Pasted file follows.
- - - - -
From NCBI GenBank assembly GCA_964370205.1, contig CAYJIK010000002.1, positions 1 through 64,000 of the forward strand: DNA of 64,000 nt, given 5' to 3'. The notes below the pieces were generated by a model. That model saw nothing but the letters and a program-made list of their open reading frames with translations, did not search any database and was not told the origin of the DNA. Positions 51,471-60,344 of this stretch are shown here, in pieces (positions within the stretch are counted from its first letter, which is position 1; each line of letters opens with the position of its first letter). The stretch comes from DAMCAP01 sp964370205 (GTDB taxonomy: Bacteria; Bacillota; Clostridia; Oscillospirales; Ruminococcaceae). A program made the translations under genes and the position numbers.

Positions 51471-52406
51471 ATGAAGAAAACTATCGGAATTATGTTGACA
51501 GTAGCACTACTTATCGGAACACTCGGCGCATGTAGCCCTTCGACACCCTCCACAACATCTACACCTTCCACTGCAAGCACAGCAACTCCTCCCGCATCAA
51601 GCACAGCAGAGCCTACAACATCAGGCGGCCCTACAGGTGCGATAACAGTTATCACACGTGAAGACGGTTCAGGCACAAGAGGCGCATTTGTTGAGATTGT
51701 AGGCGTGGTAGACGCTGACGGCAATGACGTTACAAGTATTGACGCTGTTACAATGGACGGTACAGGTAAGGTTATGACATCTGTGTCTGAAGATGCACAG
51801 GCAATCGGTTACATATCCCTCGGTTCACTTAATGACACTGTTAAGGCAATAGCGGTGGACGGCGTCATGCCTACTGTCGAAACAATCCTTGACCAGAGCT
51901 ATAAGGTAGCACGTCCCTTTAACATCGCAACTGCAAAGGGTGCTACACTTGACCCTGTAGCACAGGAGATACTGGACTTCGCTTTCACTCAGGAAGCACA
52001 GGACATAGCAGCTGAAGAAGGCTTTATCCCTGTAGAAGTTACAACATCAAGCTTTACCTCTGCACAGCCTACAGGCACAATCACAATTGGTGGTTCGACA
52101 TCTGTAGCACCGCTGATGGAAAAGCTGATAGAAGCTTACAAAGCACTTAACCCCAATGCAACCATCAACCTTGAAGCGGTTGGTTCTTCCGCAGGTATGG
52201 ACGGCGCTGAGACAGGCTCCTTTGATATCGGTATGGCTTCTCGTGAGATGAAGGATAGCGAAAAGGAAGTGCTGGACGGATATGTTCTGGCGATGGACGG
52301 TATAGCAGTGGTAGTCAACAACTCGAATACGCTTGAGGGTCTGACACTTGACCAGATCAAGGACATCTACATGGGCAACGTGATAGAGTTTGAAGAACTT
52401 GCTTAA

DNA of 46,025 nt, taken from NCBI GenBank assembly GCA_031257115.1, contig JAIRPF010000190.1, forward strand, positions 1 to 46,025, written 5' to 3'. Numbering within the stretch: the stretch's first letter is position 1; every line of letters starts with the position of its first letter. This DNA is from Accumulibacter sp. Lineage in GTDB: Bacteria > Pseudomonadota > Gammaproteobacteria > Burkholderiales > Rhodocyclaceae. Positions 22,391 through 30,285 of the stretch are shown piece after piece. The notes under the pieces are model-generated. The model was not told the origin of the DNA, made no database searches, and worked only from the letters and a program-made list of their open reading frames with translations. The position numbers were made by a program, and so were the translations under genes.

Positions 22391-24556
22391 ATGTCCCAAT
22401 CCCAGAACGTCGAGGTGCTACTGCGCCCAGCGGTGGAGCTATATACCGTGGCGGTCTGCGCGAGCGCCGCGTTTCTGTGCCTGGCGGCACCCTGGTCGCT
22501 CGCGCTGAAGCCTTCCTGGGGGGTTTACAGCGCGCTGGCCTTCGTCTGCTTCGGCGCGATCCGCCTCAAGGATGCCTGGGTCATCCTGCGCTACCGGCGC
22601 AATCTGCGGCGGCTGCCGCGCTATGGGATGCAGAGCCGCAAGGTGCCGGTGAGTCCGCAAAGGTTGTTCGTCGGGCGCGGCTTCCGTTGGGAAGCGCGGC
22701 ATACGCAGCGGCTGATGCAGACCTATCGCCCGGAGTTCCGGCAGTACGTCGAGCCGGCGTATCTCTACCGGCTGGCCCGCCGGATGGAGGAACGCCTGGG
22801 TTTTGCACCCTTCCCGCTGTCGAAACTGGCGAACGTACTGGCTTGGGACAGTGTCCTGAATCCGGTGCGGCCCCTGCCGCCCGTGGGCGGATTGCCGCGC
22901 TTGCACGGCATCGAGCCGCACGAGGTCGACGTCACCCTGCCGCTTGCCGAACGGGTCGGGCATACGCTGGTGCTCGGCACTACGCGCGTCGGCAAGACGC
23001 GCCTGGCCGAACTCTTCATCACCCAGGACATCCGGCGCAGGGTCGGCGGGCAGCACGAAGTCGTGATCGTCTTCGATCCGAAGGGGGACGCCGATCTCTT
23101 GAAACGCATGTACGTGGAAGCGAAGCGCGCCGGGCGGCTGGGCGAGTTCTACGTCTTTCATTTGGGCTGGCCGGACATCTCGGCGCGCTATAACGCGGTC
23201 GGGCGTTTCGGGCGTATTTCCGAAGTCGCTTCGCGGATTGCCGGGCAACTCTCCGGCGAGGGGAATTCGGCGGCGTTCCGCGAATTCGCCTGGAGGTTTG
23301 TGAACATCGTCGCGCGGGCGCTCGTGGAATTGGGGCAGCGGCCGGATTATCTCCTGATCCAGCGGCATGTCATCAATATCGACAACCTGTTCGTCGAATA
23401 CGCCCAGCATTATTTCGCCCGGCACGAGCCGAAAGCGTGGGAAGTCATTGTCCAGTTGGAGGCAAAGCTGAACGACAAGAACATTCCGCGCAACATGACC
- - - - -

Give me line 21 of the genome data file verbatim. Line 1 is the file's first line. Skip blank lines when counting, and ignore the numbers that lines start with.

22801 TTTTGCACCCTTCCCGCTGTCGAAACTGGCGAACGTACTGGCTTGGGACAGTGTCCTGAATCCGGTGCGGCCCCTGCCGCCCGTGGGCGGATTGCCGCGC